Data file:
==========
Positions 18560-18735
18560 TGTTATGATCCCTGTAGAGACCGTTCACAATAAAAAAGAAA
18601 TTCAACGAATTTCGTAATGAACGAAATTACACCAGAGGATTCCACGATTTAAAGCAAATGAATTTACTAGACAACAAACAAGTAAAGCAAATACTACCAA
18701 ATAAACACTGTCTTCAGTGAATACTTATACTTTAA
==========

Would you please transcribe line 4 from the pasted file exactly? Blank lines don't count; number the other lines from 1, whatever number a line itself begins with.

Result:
18701 ATAAACACTGTCTTCAGTGAATACTTATACTTTAA